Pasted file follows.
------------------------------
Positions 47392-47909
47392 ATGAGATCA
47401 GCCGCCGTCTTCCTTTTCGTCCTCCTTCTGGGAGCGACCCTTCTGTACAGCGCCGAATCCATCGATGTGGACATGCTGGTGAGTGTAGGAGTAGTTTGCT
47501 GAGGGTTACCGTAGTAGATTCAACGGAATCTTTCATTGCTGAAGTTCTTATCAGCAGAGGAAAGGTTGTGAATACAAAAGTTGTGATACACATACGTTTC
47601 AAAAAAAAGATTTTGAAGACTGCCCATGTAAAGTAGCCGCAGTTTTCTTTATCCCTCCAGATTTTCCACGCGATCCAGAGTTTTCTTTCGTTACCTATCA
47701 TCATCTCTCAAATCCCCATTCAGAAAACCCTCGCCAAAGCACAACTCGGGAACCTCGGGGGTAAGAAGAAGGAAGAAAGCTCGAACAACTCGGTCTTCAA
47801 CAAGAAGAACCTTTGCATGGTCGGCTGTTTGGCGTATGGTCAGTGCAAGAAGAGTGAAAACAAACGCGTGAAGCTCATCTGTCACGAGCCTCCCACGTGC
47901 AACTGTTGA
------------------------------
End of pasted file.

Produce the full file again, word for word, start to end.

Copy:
Positions 47392-47909
47392 ATGAGATCA
47401 GCCGCCGTCTTCCTTTTCGTCCTCCTTCTGGGAGCGACCCTTCTGTACAGCGCCGAATCCATCGATGTGGACATGCTGGTGAGTGTAGGAGTAGTTTGCT
47501 GAGGGTTACCGTAGTAGATTCAACGGAATCTTTCATTGCTGAAGTTCTTATCAGCAGAGGAAAGGTTGTGAATACAAAAGTTGTGATACACATACGTTTC
47601 AAAAAAAAGATTTTGAAGACTGCCCATGTAAAGTAGCCGCAGTTTTCTTTATCCCTCCAGATTTTCCACGCGATCCAGAGTTTTCTTTCGTTACCTATCA
47701 TCATCTCTCAAATCCCCATTCAGAAAACCCTCGCCAAAGCACAACTCGGGAACCTCGGGGGTAAGAAGAAGGAAGAAAGCTCGAACAACTCGGTCTTCAA
47801 CAAGAAGAACCTTTGCATGGTCGGCTGTTTGGCGTATGGTCAGTGCAAGAAGAGTGAAAACAAACGCGTGAAGCTCATCTGTCACGAGCCTCCCACGTGC
47901 AACTGTTGA